When young, we all pick up wax crayons. I remember my first real art lesson was given to me by my mother. While visiting some friends and colouring with their child, I liked the way his colours looked compared to mine. I told my mother that I wanted crayons like his. She simply said, “Don`t push down so hard.”

Art left your life for a while. Do you know why that happened, and what inspired you to get back into it?          

I don`t think I lost interest in art, it just faded away for a while. I started having dreams which rekindled it, and soon started to push a pencil around.

How did working with your drafting board help you develop as an artist?                   

An artist, no matter what their skill level is, needs a work place; a place where you can return to your work and not have to clear up because it’s dinner or bed time.

How has your art evolved over time?      

I really believe that practice makes you better. The more you paint, draw, or scribble, the faster your fingers and brain learn to communicate. I feel that my paintings have evolved over the last couple of years because I’ve made an effort to make painting more than just a hobby. I have always been a detail-oriented person and have been working creating more depth in my work.

Your desire to paint nature and landscapes started after you began to hike in the Fraser Valley. What is it about this place that inspires you?

Even as a child, I spent a lot of time in the woods playing and making forts. Walking into the forest really excites me! I love the green of B.C.. The way the moss grows and hangs from the trees creates a magical wonderland.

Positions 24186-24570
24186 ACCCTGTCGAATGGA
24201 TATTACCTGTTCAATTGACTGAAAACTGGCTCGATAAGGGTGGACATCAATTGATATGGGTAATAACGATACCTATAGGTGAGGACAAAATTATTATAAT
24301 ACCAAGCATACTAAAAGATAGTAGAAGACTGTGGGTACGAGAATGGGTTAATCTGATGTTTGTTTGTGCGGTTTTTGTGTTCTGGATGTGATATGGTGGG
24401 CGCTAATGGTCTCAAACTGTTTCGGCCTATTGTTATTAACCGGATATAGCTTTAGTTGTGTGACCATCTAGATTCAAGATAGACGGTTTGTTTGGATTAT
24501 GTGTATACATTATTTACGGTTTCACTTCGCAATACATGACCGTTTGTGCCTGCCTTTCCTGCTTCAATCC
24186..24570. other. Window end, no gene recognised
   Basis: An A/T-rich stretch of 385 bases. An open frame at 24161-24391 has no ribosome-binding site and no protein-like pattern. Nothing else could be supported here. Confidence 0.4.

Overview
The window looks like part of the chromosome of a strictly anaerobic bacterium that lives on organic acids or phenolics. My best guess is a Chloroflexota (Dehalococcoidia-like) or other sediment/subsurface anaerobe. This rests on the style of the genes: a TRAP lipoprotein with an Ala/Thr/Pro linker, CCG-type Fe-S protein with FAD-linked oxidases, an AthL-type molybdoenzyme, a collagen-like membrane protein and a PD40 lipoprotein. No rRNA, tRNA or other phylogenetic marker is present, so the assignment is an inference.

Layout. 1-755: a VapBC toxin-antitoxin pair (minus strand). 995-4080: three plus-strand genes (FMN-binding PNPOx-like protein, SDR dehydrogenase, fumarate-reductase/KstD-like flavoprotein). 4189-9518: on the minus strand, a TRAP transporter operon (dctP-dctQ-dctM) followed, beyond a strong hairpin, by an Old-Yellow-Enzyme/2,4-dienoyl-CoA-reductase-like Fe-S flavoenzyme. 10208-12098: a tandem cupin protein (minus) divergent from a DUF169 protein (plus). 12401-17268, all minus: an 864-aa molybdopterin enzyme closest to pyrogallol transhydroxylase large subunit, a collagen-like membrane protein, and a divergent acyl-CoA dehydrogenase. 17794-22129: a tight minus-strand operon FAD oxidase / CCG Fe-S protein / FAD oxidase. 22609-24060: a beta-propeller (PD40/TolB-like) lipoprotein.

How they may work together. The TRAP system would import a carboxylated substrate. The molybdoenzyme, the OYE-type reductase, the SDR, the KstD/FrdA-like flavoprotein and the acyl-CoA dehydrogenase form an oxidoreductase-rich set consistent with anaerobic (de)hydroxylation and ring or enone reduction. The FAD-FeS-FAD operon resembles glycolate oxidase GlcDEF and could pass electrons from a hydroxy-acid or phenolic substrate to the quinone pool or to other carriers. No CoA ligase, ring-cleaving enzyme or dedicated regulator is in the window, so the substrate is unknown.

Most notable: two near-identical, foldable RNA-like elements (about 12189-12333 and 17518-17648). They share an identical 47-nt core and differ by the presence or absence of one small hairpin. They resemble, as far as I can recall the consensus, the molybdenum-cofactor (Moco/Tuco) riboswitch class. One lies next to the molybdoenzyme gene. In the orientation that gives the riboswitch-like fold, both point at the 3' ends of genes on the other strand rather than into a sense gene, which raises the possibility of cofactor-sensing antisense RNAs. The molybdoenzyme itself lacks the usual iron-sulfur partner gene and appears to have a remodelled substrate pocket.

What are some of your other favourite places to paint?      

I don`t know if I have a favourite place to paint but I really like the Cultus Lake area and Lindeman Lake as well.

Why do you love to paint nature, rather than anything else?        

I work in the aerospace industry, where everything is measured down to the one-hundred thousandth of an inch. Everything is very controlled. Now, with nature, everything is beautifully random and free. It`s that freedom that allows a person’s mind to wander, paint a branch or throw some leaves here and there to suit your mind’s eye.

What does creating art do for you?              

Sometimes, when painting, you get into this zone where things are flowing. It`s almost like meditation. You’re thinking about what you’re painting, your day, the people in your life, listening to music, or sometimes all of them at once. It sounds busy and crowded but your mind just wanders. Then you look up at the clock and 3-4 hours have flown by.

How would you like to challenge yourself in the future?

I feel like I`m just getting started in my painting career, so I definitely want to put more effort in and be more disciplined. Large canvases are intimidating, so I think I have to tackle some of those as well. I’ve been fortunate in that I have met a lot of helpful and unselfish people over the last couple of years who’ve been very supportive. I want to continue to support others that I meet and pay it forward, as they say. B.C. has a great artistic community and I’m grateful that I’m starting to mix in.

grahammckenzie

 

The Dreamer An Interview with Hajni Yosifov

By Alyssa Laube